(Host) Governor Jim Douglas says he’s looking over a list of candidates to fill a vacancy on the Vermont Supreme Court. The governor says he could name an appointee within a few weeks to fill the first open seat on the bench since 1997. The vacancy occurred when Justice James Morse stepped down to take a position in the Douglas administration.
VPR’s Steve Zind reports.
(Zind) An undisclosed number of applicants was first screened by the eleven-member Judicial Nominating Board, which includes legislators, lawyers and members appointed by the governor. In some ways applying for a seat on the Supreme Court is like applying for any other job: candidates fill out questionnaires, submit references and go to a job interview.
The interviews took place on two consecutive Saturdays this month. Board members also spent time talking to the prospective justice’s references. Each applicant had to submit the names of a personal reference, a professional reference and someone the candidate considered an adversary. Representative Peg Flory (R-Pittsford) is a member of the Judicial Nominating Board.
(Flory) “Surprisingly some of the references are brutally frank. They’ll say, ‘Gee, I really like this person, but I find – if it’s a judge – it takes the judge way too long to make a decision. Or if it’s an attorney, I find the attorney doesn’t work well with others.'”
(Zind) Flory says the board looked for candidates who had the right experience and the right temperament for the job. She says while politics didn’t come to the surface during the interview, board members did question applicants about ideology and approach to the law. Governor Douglas says he’ll do the same in his interviews.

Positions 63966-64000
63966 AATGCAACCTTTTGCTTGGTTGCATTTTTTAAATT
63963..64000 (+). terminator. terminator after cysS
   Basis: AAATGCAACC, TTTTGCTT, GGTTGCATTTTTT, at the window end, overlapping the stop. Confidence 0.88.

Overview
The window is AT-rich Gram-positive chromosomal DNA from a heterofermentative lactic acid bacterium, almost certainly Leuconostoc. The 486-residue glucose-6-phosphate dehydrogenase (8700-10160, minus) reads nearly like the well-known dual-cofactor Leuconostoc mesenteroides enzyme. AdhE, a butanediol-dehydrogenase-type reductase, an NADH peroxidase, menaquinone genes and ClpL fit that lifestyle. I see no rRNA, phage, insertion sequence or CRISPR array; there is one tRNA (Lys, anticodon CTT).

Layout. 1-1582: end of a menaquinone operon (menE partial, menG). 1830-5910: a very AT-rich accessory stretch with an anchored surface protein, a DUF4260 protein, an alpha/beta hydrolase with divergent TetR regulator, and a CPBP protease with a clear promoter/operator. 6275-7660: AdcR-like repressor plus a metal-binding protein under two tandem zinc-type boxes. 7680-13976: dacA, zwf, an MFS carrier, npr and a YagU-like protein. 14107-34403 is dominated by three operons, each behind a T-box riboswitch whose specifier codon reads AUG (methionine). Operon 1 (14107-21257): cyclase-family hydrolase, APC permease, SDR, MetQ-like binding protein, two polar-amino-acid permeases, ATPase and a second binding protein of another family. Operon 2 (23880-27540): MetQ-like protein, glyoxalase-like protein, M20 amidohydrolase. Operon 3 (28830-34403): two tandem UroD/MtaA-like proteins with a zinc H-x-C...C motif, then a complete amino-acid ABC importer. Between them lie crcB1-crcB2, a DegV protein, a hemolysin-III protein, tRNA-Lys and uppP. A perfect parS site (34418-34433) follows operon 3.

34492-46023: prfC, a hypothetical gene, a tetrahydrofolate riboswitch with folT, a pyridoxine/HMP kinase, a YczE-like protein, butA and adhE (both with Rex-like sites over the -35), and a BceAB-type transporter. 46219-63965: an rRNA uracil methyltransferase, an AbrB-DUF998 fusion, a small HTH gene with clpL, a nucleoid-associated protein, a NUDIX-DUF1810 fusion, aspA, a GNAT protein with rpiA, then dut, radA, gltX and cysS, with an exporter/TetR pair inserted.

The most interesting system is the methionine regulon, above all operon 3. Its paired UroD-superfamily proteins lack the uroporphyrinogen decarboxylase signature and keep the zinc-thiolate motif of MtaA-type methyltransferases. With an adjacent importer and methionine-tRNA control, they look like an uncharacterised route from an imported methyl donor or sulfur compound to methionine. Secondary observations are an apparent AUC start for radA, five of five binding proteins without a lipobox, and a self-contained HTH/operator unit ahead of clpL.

(Douglas) “I certainly would not ask any perspective justice how he or she might rule on a particular case. I might ask about their judicial philosophy in general. I don’t want to apply any litmus test in terms of insisting that a candidate for associate justice react in a certain way to any particular set of circumstances, but I’m certainly interested in knowing a general philosophical approach to the cases that come before the court.”
(Zind) The governor says he could announce his choice to fill the empty seat on Vermont’s high court within a few weeks, or he could ask the board to come up with more names.
(Douglas) “As we all know in the recent past, there have been occasions where governors have rejected initial lists presented by the Judicial Nominating Board and asked for more candidates. But I really don’t know what they outcome might be at this point.”
(Zind) Flory says the Judicial Nominating Board gave Douglas a list of strong candidates. Both Douglas and Flory say experience on the bench is a plus for any potential candidate, since only one of the five current justices has trial court experience.
For Vermont Public Radio, I’m Steve Zind.